Can our government deliver, or will we stick to posturing? As a nation we do, I believe, begin to understand.
    Whatever the fate of the ship of fools steering us, Sharma should remain in post.

  3. Ship of fools?

    Are they the ships bringing liquified gas to the UK NOW? Making this month a record, probably ending up around 19% above the previous record.

    Most of them from where? USA! Send the EA over the pond to help sort their methane emissions? A big job, with weekly rig counts still increasing over there.

    See the Telegraph for this record month of such imports, and it has not even been that cold.

    Strange how people notice what is there for them to notice, even more so than they notice what the “we’s” think they should notice. Creates employment for activists, however, the majority will still see what is there to be seen and make up their own minds. Just like they will notice the next part of HS2 has been initiated by the HoC yesterday. Appears there are a lot of people in the north who were anxious to see that done, and might now be happy, whilst a few tell them they should not be happy. And, now the kids can easily fly away for half term thanks to Grant, and get on the piste, whilst a few can moan angrily that they should not be flying. However, in a few years the kids will be able to take a high speed rail trip all the way, whilst a few find another project to moan about. Such is progress. Fortunately, more people prefer being happy than being angry.

  4. ” However, in a few years the kids will be able to take a high speed rail trip all the way, whilst a few find another project to moan about. Such is progress. Fortunately, more people prefer being happy than being angry..”
    In a few years! Will there be snow on the pistes or will they be relying on your plastics?
    Able to take a high speed rail trip! Will they be able to afford this?
    Such is progress! What a quaint idea of ‘progress’! One achievable at incalculable cost to humanity, to biodiversity and to the planet.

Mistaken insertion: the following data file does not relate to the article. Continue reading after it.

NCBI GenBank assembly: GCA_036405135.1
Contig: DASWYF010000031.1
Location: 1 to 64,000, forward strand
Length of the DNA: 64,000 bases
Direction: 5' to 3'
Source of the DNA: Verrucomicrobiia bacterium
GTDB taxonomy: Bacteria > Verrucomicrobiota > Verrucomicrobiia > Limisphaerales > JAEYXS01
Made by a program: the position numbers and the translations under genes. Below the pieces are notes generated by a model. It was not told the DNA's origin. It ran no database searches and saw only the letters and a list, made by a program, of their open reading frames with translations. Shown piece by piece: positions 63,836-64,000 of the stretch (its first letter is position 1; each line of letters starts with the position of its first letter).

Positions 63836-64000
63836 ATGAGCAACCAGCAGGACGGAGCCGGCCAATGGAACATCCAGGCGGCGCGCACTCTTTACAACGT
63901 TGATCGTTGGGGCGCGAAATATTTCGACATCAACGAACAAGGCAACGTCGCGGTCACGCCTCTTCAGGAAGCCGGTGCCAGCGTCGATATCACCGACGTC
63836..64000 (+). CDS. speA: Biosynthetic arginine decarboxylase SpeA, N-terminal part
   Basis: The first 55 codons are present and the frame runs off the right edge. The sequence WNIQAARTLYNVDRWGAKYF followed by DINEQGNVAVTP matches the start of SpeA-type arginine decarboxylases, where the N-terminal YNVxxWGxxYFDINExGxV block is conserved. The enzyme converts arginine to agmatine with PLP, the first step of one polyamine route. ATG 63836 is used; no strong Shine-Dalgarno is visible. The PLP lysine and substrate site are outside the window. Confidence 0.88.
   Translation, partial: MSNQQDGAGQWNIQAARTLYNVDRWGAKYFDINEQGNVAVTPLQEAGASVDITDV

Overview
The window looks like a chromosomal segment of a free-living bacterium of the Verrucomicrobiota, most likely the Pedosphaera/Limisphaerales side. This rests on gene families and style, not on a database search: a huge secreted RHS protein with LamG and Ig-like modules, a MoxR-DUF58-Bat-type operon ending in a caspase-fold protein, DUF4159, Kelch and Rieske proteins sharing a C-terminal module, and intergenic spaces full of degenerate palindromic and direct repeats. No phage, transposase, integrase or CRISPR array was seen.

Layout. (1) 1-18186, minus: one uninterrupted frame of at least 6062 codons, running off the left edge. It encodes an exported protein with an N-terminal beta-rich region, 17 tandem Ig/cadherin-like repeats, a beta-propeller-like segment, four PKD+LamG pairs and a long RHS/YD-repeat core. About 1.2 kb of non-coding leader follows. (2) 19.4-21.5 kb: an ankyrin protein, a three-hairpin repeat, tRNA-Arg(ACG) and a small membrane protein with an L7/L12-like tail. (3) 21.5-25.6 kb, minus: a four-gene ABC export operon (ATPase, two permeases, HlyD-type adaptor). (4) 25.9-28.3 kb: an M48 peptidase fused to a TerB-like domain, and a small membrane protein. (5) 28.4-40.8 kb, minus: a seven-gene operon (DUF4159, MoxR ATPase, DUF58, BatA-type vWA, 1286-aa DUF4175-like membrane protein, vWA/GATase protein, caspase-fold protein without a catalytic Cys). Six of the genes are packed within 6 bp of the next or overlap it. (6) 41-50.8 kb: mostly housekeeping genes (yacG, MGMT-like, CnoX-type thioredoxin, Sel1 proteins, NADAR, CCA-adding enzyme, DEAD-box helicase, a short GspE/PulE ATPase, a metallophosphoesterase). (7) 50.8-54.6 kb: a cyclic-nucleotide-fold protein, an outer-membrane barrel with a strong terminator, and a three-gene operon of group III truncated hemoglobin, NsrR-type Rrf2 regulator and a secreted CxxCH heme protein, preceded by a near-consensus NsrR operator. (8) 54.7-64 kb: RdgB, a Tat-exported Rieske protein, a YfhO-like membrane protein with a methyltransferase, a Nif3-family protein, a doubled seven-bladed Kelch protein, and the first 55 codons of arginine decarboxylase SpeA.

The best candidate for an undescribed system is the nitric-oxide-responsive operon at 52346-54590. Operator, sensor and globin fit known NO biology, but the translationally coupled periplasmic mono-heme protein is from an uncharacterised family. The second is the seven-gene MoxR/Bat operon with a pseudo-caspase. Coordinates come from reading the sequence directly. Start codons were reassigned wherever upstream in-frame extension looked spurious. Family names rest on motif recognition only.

More people prefer being happy than being angry! Perhaps a little bit more anger now might lead to a little more happiness “in a few years”!
    Let me help you with “ship of fools” – allegorical, I’m afraid – referring to a dysfunctional, non-expert leadership and the problems attendant thereon.

  5. [Edited by moderator]

    the real ships of fools are arriving in record quantities into the UK from USA, with acknowledgement only today that USA is helping not only UK but also Europe with gas supplies as those who are supposed to be following “our” good example are not. Reality is nothing to be angry about if fantasy is not expected.

  6. “Reality is nothing to be angry about if fantasy is not expected.” !
    Are you trying for quote of the year?
    Any chance of addressing the questions and comments which derive from your collected “thoughts”?

  7. Why, 1720?

    So you can fill up your posts by quoting what I have already posted?

    But, if you want some more from me to use, Brent Crude has just gone through $90/barrel.

    Not to worry, UK is immune whilst “we” are showing the world the way forward by processing wheat to add into petrol, thus achieving a real coherent triumph-expensive petrol, expensive basic food and lowered fuel efficiency!

  8. More reality:

    “405 million cubic meters of LNG delivered to Europe as of 28th January. +110% on annual average over past 5 years. Highest on record since records began in 2011.
    More than 2 dozen tankers en route with LNG from USA, with another 33 ships also likely to head to EU”.

    Good old USA, whilst Norway conducting “extended” maintenance and Russia “restocking own inventories”.

    “Just words on a page.”

    But, a good time was had by all.